For the first time in 35 years, the House of Representatives passed comprehensive legislation last night to overhaul the U.S. Postal Service. After three hours of debate, four amendments were defeated and the bill passed 410-20. Introduced by Rep. John M. McHugh, R-NY, and committee chairman Tom Davis, R-VA, the bill provides a structure to help the USPS achieve future solvency, according to the lawmakers.
“This reform is critical, not only for the continued operation of our nation's postal service, but truly for the millions of individuals and businesses who rely on the availability of universal mail service,” McHugh said.
Co-sponsors include Reps. Henry Waxman, D-CA, and Danny Davis, D-IL. Congress last passed legislation to overhaul the postal service in 1970, when President Nixon signed the Postal Reorganization Act. The Senate's postal reform bill (S. 662), which was reported out of committee earlier this year, is not expected to go to the floor for a vote before Congress breaks at the end of this week for its August recess. Both chambers return to work after Labor Day. The House bill still addresses the Civil Service Retirement System, calling for replacing a provision of the Postal Civil Service Retirement System Funding Reform Act of 2003 requiring that money owed to the USPS because of an overpayment into the CSRS fund be held in an escrow account.
On April 8, the USPS filed a request with the Postal Rate Commission for an across-the-board rate increase of 5.4 percent. The postal service said the increase is needed only to meet the escrow requirement of the 2003 act. The Postal Accountability and Enhancement Act eliminates the escrow requirement, which should mitigate the effect of the rate increase. The bill also would return responsibility for funding CSRS pension benefits related to the military service of postal retirees — a $27 billion obligation — to the Treasury Department. No other federal agency has to make this payment. The Senate bill also includes these provisions, though no deal has been reached with the White House, which differs on these points.
Reportedly, the White House is offering a possible compromise that could break a stalemate with lawmakers. If a compromise is reached, the new language likely would be added when the Senate considers its version of the measure or in conference committee.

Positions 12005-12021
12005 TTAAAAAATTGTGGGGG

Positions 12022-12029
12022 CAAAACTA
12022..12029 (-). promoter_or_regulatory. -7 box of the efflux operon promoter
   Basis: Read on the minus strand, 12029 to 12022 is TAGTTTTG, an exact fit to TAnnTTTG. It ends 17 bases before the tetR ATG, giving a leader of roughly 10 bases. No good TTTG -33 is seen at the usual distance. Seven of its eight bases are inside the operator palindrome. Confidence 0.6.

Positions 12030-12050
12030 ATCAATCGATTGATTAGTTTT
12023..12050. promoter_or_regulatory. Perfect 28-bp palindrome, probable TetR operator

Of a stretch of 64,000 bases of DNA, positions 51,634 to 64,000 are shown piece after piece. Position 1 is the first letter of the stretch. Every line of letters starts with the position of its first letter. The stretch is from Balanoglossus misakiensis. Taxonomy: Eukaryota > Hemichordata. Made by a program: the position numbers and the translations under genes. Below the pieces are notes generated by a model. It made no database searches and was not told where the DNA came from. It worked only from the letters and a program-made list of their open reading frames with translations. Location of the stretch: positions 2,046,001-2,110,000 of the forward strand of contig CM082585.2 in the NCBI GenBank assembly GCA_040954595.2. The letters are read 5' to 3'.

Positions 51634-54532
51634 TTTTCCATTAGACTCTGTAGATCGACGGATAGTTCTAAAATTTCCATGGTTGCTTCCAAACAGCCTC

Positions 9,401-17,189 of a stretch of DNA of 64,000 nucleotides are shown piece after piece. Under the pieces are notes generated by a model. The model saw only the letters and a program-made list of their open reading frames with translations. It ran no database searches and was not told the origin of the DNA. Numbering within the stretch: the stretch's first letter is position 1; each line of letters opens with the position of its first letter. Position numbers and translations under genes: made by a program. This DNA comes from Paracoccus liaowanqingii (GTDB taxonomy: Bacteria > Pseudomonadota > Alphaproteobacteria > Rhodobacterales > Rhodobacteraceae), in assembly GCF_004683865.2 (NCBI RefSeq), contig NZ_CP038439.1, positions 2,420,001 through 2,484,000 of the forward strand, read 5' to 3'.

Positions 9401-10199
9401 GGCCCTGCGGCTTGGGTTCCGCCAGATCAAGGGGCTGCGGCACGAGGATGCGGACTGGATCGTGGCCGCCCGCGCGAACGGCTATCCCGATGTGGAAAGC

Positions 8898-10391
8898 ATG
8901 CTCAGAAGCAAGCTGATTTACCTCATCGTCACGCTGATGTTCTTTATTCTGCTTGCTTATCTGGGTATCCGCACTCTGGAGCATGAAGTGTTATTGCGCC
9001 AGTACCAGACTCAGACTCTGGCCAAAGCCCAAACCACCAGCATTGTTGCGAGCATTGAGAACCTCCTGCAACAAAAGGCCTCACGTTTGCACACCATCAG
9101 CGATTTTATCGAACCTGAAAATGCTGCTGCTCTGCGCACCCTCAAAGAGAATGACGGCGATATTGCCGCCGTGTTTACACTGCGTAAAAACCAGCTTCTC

The military pensions and escrow issues have long held up the legislation, which did not reach the floor of either chamber last year despite approval by House and Senate committees. Since the House bill's introduction in January, Danny Davis and McHugh have led a bipartisan effort to resolve concerns raised by the Bush administration, the Senate and other stakeholders. The revised version reflects that input while preserving the bill's major elements. Provisions in the amended legislation include:
* Shifting the basis of the Postal Rate Commission to a modern system designed to ensure that rate increases generally do not exceed the annual change in the Consumer Price Index. This applies only to market-dominant products (letters, periodicals, ad mail) because the postal service is provided with different pricing freedom for its competitive products, such as Express Mail and Priority Mail.
* Combining market mechanisms with commission regulation to govern the rates of competitive products. The USPS would get additional pricing freedom but lose favored legal treatment for such products. * Requiring the USPS to offer only postal services and for the first time defining exactly what constitutes “postal services.” The bill also revises USPS authority to regulate competitors.
* Clarifying the authority of the State Department to set international policy, applying customs laws equally to postal and private shipments and giving the postal service the authority to contract with airlines for transport of international mail.
* Giving the PRC “teeth” by granting it subpoena power and a broader scope for regulation and oversight. The PRC would be renamed the Postal Regulatory Commission.
* Mandating several studies, including a comprehensive assessment of the scope and standards for universal service. The bill also supports worksharing and negotiated service agreements.
“What really excites us the most is the embracing of more rate stability, more flexibility in establishing rates through negotiated service agreements,” said Bruce Nolop, the company's executive vice
president and chief financial officer at Pitney Bowes. Nolop also is pleased with the rules surrounding work sharing arrangements with “people like us who can help mailers get more efficiencies and reduce their costs.”